"In April 1993 James Riady escorted the Governor of Jakarta to the East Wing [of the White House] for a meeting on which the White House can provide no details..."

"And Riady accompanies...one of Suharto’s most influential advisers to the White House...joining them was John Huang...two months later the Indonesian Government arranged for a group of private companies to rescue Lippo during a financial crunch."

" ‘These trips helped Lippo improve their ties to the Suharto regime,’ said a former Lippo executive. ‘As a result, Suharto helped rescue them when they needed help’."

"In Jakarta, Lippo has approached the Suharto regime for almost everything from critical building permits to outright financial bailouts."

The Post reports that Riady is also involved in a string of joint ventures with Suharto’s half-brother.

We could go on, and on, about Riady’s close ties to the former Indonesian dictator, but you’ve probably absorbed the point that the message reaching our Government was a very different one from the reality.

Instead, Riady was welcomed to New Zealand with open arms by the National Government – a gesture in sharp contrast with the sentiments in the United States.

"From the above list of activities," writes Burton, " I find it inconceivable that the President of the United States would meet with James Riady for any reason. Mr Riady has thumbed his nose at the laws of the United States and Mr Clinton appears to have rewarded him.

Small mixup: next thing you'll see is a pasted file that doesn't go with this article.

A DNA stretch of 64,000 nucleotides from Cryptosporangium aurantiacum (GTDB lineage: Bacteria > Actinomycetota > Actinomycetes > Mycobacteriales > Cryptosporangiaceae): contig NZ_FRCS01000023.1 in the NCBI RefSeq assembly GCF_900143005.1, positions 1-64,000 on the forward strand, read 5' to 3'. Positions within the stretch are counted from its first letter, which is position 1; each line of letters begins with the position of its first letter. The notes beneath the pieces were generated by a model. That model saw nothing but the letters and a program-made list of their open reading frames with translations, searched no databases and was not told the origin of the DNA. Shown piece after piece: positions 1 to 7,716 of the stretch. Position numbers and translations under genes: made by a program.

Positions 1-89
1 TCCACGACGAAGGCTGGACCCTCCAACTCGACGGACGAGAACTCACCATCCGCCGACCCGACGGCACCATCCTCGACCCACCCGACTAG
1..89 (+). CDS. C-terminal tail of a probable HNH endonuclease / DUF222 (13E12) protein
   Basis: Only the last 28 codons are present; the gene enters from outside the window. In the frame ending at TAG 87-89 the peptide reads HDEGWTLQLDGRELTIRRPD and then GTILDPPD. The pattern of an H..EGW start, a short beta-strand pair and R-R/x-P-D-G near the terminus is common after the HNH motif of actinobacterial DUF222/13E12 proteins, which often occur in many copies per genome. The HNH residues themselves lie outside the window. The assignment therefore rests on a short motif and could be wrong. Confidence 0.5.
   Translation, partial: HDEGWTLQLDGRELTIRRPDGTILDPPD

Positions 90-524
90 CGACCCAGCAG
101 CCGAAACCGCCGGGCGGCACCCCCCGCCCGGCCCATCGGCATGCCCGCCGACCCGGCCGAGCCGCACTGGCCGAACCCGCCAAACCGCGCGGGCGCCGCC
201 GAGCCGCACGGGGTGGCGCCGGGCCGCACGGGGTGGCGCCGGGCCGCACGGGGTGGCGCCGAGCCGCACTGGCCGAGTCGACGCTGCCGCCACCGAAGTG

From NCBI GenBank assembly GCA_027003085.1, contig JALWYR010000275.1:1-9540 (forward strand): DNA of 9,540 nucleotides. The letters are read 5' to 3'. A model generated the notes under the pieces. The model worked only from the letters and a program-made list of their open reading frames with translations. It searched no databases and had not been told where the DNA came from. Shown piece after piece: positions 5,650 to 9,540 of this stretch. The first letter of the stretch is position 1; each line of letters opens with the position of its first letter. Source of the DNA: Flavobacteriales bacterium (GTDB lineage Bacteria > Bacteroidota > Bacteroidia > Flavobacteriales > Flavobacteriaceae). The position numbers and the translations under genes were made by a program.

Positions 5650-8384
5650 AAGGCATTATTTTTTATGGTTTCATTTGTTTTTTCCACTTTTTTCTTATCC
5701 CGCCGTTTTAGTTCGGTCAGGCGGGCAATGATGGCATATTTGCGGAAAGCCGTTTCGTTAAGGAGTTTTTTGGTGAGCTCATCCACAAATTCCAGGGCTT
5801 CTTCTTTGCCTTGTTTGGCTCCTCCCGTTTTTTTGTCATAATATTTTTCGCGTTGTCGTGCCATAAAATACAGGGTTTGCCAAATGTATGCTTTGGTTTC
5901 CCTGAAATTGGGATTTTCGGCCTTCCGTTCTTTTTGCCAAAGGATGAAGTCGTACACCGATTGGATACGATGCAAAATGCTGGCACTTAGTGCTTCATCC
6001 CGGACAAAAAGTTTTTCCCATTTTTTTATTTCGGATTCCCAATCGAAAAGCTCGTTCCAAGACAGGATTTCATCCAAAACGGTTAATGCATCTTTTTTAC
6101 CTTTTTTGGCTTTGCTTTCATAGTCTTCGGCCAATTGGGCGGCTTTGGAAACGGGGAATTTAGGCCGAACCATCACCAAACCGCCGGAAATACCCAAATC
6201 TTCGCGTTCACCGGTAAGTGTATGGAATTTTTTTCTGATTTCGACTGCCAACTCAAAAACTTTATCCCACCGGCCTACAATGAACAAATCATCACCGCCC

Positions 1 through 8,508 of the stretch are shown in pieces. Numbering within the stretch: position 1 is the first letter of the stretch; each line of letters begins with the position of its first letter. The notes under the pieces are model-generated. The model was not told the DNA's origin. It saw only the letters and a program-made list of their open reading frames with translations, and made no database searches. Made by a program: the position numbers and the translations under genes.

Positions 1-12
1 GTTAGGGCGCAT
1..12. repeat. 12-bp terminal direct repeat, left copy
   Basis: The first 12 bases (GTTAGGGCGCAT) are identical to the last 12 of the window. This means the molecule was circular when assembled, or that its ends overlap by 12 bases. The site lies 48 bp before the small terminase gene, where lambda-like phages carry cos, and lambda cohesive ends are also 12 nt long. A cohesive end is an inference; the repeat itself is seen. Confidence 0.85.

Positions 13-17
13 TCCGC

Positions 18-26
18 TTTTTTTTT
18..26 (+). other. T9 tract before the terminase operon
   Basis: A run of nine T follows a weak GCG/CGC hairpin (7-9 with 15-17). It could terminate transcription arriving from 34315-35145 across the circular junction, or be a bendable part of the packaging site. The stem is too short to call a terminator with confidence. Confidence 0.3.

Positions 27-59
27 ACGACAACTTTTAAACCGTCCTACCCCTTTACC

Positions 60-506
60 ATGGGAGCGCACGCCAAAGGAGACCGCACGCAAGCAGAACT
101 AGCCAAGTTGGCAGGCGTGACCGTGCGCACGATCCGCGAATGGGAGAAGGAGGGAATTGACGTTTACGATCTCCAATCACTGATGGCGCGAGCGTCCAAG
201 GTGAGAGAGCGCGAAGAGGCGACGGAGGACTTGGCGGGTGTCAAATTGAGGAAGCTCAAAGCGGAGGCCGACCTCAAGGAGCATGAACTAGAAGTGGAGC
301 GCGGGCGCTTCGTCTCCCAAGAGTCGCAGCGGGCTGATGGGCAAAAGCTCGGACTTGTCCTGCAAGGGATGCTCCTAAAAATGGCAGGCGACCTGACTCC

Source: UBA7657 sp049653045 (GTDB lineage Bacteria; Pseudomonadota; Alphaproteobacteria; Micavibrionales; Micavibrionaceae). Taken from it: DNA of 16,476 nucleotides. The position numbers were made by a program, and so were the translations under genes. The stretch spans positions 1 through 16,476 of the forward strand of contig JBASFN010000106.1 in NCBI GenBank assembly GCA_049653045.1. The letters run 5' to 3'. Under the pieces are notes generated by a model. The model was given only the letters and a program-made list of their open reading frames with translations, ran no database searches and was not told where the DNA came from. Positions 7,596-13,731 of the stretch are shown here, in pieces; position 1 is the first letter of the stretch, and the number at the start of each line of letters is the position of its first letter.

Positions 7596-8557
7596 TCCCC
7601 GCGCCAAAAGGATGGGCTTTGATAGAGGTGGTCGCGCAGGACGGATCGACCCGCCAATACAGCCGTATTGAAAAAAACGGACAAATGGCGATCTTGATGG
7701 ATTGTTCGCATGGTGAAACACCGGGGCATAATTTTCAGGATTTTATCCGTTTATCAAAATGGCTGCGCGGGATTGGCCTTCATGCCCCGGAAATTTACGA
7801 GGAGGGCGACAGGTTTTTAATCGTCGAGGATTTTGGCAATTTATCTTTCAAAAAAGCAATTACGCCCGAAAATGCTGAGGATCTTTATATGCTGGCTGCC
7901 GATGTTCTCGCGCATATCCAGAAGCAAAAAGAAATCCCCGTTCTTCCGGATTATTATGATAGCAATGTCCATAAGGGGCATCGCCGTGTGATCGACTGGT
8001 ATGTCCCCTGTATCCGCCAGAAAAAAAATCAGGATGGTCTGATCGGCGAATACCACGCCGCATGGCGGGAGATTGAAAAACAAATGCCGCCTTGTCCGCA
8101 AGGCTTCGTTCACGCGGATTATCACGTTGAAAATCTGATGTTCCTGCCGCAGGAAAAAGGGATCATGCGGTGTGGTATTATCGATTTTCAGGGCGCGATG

"Doubtless, this meeting with the President will be used to personal advantage in Indonesia and China by Mr Riady. Therefore, I would like to request that the White House provide the following information and documents in regard to this matter:

A. Did President Clinton meet James Riady in New Zealand

B. Identify all individuals present during any contacts between President Clinton and James Riady in connection with the President’s travel to New Zealand.

C. Describe the substance of all contacts between President Clinton and James Riady in connection with the President’s travel to New Zealand.

D. Describe the substance of all contacts between White House officials and James Riady or his associates in connection with the President’s travel to New Zealand.

E. When did the White House first learn that James Riady would be in New Zealand during President Clinton’s trip for the APEC meeting?

1. How did the White House learn that James Riady would be in New Zealand during President Clinton’s travel there?

2. Identify all individuals involved in the request that President Clinton meet with James Riady during the President’s trip to New Zealand.

3. Was the fact that James Riady would be in New Zealand during President Clinton’s trip conveyed to the President? If so, when was this information conveyed to the President? Who conveyed this information to the President? Please describe the substance of all such communications.

4. Identify any White House officials who expressed concern over President Clinton meeting with James Riady. Please describe the substance of all such communications.

F. Provide all documents relating to James Riady, his companies, his employees, or his associates in connection with the President’s recent trip to New Zealand for the APEC meeting, including all documents relating to any meetings between President Clinton and James Riady.